See C. Lawrence Evans and Daniel Lipinski, "Holds, Legislation, and the Senate Parties," (prepared for delivery at the Conference on Senate Parties, University of Oxford, April 1-3, 2005) for an analysis of holds placed during the tenure of Republican Leader Howard Baker. For an account of hold operations during the period when Robert Dole served as Republican Leader, see Nicholas Howard and Jason Roberts, "Holding Up the Senate: Bob Dole and the Politics of Holds in the U.S. Senate," (prepared for delivery at the Congress and History Conference, University of Georgia, May 24-25, 2012, and forthcoming in Legislative Studies Quarterly). Both studies draw upon archival research conducted by the authors using the personal papers of former Republican Leaders Howard Baker and Robert Dole (respectively) and are available online at: http://wmpeople.wm.edu/asset/index/clevan/oxford and http://spia.uga.edu/faculty_pages/carson/Roberts%20paper.pdf.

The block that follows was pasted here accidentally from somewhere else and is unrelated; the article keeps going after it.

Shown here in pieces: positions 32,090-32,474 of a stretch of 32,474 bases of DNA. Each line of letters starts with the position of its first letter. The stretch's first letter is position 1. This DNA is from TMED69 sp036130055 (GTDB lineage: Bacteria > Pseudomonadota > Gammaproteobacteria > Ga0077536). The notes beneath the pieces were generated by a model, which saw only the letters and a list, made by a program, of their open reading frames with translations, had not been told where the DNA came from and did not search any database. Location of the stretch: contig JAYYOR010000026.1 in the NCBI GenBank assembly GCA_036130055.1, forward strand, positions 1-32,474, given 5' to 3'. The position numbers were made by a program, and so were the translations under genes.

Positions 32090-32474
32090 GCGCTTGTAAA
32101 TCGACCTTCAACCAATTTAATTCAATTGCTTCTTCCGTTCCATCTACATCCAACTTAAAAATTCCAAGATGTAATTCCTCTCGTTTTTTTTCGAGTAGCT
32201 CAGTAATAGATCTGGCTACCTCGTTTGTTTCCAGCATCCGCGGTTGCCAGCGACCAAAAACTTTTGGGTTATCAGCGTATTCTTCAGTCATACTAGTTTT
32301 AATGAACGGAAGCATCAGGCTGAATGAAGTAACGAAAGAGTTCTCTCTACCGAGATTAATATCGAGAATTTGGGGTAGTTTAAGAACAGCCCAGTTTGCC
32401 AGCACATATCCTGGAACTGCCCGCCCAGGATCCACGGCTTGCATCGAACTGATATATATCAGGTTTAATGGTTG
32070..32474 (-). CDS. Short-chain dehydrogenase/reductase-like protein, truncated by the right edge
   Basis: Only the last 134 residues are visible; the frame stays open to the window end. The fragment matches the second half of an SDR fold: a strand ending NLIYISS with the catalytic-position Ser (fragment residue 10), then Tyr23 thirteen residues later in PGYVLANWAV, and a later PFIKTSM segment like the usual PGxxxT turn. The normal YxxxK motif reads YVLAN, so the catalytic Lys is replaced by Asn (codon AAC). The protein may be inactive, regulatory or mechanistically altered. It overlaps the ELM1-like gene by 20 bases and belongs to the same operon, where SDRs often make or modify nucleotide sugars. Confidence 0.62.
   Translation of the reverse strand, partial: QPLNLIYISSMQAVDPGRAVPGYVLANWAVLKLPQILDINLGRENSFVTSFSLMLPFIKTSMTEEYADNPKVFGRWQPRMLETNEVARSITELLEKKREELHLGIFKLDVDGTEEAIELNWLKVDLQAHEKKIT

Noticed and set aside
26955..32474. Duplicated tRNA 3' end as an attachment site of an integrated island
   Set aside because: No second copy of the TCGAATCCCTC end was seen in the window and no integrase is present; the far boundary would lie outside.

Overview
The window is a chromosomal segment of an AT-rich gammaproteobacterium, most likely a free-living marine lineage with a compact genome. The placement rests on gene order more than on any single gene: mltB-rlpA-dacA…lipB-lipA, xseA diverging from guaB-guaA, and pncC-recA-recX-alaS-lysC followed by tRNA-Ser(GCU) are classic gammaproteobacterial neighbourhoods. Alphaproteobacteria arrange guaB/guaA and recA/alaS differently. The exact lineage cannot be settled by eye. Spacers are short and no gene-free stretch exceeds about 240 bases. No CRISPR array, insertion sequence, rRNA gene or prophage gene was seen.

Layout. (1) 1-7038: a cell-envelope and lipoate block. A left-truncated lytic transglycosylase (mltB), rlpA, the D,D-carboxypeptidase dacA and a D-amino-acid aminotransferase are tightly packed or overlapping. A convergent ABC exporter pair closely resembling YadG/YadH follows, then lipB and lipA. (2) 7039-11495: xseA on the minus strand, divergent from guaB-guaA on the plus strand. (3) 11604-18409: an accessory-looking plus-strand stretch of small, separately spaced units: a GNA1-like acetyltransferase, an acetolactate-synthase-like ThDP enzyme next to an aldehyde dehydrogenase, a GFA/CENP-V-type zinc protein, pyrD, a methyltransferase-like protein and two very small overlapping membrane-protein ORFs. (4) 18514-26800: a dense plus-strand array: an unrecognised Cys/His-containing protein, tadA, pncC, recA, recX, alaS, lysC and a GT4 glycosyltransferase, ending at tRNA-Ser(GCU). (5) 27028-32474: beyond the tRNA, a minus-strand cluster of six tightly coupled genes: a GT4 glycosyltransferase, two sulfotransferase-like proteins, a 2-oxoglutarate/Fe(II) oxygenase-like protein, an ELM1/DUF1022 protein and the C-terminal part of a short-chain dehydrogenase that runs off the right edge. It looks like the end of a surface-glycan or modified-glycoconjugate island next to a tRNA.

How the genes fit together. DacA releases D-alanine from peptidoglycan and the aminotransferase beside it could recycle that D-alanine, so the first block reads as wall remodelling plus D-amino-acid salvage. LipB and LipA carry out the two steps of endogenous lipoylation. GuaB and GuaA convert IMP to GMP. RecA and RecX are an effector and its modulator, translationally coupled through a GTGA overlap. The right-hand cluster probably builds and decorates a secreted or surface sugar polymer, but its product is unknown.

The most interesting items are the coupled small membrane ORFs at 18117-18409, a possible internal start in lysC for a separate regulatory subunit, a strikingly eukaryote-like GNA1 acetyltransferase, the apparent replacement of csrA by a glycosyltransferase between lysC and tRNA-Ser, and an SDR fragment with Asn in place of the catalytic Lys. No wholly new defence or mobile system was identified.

In the Hollywood production She Done Him Wrong (1933), actress Mae West asks of her co-star Cary Grant: "Why don't you come up sometime and see me?" A similar motivation—to have a bill sponsor visit the holding Senator's office to negotiate the removal of the hold—defines a Mae West hold.
On the evolution of Senate hold practices, see Gregory Koger, Filibustering (University of Chicago Press, 2010).
See Donald R. Matthews, U.S. Senators and Their World (University of North Carolina Press, 1960) for an account of chamber norms and expectations of behavior during the 1950s.
Senators Charles Grassley and Ron Wyden, "Let's Shed Light on a Senate Secret," Washington Post, November 17, 1997, p. A23.